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New York Post
Yale professor accused of horrific sexual assaults at Caribbean research facility
By Joshua Rhett Miller
August 21, 2019

Psychiatrist D. Eugene Redmond

Psychiatrist Eugene Redmond

A retired Yale University psychiatry professor sexually assaulted five students at a research facility in the Caribbean and conducted sickening “medical exams” of three other students, according to a scathing report by a former federal prosecutor.

A 54-page report commissioned by Yale released Tuesday found that Dr. D. Eugene Redmond — who retired from Yale School of Medicine last summer after 44 years at the university — assaulted five students at a research facility he operated in St. Kitts, beginning in the early 1990s.

“Each of these incidents occurred in a bedroom that Redmond required each student to share with him and after each of the students had been drinking with Redmond,” former US Attorney Deirdre Daly wrote. “We have also determined that Redmond conducted, in St. Kitts, three purported medical exams of students that included inappropriate genital and/or rectal exams.”

Redmond, who has not been criminally charged and declined the university’s request for an interview, is also accused of sexual misconduct involving at least eight other undergrads or recent graduates and one high school students in St. Kitts and New Haven, Connecticut, as well as other locations, the report found.

The allegations against Redmond span decades, as two of the assaults and two of the exams took place in the early 1990s, while the remaining assaults and a third exam occurred between 2010 and 2017, according to a six-month investigation that included interviews of 110 witnesses, including 38 current and former students, most of whom were Yale undergrads.

“Redmond’s actions, reported by the survivors who came forward, are reprehensible and antithetical to the educational mission of our university,” Yale president Peter Salovey said in a statement. “I state again in the strongest possible terms that sexual misconduct and sexual assault have no place in this university.”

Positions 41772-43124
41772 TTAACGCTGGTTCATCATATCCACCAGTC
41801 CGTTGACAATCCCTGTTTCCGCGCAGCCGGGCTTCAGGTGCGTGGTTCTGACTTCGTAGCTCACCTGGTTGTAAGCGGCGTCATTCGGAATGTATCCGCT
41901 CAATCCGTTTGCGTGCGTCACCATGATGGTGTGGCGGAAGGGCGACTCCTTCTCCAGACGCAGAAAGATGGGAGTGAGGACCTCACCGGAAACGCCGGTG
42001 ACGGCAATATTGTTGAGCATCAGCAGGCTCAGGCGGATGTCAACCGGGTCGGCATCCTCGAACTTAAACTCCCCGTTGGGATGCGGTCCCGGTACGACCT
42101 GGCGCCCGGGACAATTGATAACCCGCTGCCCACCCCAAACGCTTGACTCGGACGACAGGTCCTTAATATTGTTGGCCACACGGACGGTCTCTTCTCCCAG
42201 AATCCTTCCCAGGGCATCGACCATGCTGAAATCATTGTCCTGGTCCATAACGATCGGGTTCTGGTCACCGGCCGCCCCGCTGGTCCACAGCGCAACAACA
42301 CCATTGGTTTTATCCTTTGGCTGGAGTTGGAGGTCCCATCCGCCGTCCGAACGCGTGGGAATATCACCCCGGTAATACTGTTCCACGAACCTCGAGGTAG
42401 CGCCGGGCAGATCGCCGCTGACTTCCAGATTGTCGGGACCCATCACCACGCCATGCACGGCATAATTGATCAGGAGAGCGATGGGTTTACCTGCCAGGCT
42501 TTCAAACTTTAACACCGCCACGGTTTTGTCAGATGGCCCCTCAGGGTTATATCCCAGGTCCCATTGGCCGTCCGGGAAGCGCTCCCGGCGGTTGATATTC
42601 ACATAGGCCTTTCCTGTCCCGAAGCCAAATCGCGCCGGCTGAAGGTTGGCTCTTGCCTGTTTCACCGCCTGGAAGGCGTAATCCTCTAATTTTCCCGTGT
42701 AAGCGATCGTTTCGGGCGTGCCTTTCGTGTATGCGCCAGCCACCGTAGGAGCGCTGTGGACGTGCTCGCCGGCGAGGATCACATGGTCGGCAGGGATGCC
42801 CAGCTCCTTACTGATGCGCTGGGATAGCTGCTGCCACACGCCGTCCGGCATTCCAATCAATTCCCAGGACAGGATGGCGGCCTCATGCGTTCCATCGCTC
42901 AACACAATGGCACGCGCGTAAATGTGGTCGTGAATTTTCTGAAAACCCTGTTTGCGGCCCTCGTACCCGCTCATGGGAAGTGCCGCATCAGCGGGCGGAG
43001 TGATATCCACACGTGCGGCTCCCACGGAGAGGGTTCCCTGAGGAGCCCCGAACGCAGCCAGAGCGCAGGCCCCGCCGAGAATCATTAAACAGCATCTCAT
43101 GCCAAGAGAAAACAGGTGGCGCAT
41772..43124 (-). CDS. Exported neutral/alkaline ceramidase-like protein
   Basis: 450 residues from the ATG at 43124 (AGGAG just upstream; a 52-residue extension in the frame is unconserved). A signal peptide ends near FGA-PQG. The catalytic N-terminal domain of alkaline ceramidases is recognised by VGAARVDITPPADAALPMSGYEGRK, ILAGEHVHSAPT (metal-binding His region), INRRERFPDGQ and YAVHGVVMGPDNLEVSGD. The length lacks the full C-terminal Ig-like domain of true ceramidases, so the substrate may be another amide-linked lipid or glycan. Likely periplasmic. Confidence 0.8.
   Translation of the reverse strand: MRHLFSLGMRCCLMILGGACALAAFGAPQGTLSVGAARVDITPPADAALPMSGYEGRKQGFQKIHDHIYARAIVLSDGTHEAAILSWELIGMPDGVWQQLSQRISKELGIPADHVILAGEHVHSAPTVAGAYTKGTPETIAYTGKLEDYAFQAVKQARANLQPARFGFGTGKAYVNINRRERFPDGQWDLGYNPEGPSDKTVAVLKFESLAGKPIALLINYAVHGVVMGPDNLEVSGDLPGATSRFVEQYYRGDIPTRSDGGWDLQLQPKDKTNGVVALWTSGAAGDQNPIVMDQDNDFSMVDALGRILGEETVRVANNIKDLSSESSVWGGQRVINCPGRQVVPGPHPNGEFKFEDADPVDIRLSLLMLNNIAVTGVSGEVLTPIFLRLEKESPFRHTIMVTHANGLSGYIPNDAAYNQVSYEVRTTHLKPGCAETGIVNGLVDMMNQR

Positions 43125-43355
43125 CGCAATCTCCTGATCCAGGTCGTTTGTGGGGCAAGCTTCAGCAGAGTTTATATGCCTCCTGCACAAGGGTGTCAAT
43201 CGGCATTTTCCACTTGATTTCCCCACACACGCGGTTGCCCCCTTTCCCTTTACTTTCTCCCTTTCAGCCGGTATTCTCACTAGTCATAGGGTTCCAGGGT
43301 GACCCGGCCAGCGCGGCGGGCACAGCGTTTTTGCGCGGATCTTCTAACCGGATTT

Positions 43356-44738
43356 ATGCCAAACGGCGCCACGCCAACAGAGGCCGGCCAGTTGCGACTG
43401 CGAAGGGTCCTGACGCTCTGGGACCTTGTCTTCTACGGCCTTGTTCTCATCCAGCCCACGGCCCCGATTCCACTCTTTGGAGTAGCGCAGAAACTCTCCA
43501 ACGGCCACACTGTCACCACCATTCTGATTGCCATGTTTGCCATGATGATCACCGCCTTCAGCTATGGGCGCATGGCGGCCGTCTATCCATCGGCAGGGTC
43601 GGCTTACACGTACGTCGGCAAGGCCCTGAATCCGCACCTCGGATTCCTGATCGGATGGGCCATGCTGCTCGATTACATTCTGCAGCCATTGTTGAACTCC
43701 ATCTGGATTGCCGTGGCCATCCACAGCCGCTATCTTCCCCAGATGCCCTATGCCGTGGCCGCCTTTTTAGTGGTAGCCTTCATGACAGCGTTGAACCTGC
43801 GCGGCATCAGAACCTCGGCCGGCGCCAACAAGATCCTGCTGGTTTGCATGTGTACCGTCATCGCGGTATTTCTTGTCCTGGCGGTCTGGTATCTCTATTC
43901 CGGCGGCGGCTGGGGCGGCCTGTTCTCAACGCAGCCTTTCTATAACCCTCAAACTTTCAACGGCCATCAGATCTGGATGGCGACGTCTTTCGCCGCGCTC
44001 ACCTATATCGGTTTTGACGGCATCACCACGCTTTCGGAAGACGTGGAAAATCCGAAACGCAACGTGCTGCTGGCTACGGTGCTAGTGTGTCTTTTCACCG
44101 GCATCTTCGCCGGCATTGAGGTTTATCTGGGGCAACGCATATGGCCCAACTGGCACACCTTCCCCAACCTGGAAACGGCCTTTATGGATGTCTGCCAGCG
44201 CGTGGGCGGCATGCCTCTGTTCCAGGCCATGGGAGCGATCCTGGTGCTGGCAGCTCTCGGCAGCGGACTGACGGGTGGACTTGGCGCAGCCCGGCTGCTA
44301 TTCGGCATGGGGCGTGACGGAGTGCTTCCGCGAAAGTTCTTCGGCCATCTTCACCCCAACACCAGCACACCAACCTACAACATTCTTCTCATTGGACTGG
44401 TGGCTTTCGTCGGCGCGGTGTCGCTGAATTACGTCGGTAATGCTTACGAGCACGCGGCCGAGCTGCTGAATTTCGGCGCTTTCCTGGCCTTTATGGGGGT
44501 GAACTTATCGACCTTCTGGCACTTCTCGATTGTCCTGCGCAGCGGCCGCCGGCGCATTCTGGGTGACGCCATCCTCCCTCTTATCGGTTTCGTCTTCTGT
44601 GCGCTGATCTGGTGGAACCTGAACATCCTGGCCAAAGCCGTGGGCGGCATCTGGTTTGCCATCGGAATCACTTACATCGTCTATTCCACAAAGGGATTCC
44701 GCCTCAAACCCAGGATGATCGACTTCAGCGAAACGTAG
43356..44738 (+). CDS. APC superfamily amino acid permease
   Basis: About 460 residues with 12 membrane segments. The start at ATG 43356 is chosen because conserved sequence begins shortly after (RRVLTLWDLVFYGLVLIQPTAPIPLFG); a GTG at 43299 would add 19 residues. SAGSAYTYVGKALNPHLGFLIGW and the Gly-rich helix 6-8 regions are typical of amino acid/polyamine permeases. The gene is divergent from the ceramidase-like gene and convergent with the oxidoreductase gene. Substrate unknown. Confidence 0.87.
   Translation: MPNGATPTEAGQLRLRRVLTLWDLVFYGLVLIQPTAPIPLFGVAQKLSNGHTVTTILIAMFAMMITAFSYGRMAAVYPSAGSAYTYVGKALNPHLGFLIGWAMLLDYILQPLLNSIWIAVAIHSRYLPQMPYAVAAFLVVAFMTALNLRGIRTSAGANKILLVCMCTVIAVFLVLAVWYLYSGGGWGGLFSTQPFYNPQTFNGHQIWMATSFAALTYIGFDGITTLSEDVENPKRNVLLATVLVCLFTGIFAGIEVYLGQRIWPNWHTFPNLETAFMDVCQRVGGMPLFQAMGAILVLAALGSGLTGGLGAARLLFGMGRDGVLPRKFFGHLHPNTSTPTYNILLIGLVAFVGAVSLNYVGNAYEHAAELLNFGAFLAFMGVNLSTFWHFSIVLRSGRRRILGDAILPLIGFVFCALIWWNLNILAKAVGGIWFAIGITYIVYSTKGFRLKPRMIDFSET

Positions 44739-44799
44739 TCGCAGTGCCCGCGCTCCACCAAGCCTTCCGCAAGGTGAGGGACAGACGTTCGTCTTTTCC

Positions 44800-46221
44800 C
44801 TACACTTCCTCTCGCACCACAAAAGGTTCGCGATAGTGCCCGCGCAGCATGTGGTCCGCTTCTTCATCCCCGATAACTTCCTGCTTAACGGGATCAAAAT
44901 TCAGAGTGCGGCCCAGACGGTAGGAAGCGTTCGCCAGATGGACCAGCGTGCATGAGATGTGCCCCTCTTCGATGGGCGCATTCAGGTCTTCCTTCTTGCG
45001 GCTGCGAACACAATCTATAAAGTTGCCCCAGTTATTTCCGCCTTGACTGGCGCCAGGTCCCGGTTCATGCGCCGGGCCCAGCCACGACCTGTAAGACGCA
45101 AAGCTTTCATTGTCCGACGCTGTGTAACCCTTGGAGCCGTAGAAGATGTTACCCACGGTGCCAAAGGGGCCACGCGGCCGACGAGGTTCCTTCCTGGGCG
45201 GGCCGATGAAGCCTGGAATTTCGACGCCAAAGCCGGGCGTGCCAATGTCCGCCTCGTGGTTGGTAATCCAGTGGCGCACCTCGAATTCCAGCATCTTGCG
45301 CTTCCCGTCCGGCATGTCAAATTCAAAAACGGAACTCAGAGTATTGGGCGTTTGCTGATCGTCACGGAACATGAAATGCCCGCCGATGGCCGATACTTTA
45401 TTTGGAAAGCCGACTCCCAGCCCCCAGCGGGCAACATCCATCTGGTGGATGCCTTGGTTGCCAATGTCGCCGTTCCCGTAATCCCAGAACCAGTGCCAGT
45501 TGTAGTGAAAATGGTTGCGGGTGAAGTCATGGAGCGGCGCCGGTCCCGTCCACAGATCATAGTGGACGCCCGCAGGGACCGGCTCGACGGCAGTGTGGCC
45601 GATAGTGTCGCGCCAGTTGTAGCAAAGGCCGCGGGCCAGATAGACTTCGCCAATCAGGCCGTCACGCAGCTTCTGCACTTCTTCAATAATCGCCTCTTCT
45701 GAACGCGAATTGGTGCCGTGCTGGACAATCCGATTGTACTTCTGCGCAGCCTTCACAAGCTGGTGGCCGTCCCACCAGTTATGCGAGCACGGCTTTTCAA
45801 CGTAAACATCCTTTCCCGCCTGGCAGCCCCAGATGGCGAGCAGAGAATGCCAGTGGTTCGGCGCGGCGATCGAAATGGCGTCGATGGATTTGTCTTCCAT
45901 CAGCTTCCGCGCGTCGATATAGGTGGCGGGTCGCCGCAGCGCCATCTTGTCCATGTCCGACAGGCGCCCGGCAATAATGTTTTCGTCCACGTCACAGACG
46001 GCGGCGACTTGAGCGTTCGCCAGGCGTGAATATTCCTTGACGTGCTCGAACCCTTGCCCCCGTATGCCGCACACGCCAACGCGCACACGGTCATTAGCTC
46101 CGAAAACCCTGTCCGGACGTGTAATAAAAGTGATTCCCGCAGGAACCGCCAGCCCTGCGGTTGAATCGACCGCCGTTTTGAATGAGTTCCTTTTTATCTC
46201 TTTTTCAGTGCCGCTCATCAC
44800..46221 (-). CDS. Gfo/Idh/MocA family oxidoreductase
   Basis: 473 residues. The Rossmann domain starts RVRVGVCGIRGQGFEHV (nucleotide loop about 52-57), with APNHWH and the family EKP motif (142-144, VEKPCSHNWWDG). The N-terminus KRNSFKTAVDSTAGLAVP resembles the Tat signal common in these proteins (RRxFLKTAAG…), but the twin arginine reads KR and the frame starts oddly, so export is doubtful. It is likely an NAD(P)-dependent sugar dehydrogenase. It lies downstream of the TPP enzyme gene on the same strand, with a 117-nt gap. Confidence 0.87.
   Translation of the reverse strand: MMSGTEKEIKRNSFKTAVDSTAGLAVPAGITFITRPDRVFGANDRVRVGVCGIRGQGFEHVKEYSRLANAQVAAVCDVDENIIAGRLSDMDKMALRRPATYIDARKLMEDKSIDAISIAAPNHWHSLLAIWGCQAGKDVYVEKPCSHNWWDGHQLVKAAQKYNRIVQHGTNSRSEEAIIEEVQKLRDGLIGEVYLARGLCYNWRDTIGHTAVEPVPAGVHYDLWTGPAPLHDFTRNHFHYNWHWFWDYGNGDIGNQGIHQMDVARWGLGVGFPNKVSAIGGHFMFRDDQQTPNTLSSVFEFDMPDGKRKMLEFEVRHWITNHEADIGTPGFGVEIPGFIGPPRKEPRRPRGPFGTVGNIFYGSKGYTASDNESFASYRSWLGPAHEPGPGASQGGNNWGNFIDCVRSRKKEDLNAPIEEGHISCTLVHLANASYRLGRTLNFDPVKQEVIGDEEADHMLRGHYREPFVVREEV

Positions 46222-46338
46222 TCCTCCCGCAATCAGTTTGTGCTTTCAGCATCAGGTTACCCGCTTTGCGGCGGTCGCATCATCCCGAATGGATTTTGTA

Salovey called for an independent investigation into Redmond in January after an undergrad filed a complaint against him in March 2018, according to the report, which found Yale also failed to properly respond to complaints first brought to the university involving the professor in 1994.

“The behaviors in question violate every expectation we have of our faculty and the trust our students, and society, place in educators,” Salovey’s statement continued. “On behalf of Yale, I am deeply sorry Redmond’s behavior was not stopped once and for all when it was first reported.”

Redmond retired in July 2018 as he faced university disciplinary proceedings after accusations were reported by a group of students. His attorney told Yale that a Stamford law firm needed to disclose the names of his accusers and the firm’s notes of interviews with those students to interview Redmond — which the firm denied, according to the report.

“We found the students’ accounts to be highly credible,” the report stated. “When interviewed, the students were candid and straightforward; they neither embellished facts nor appeared vindictive.”

Some of the students said they “blocked out memories” of the assaults, but each incident was corroborated in part in writing or during interviews with relatives, friends or therapists of the students, the report found.

An attorney for Redmond — who has denied all of the allegations in previous reports — could not be reached Tuesday, the Yale Daily News reports.

University police and detectives in New Haven have reached out to police in St. Kitts regarding the allegations, Salovey said.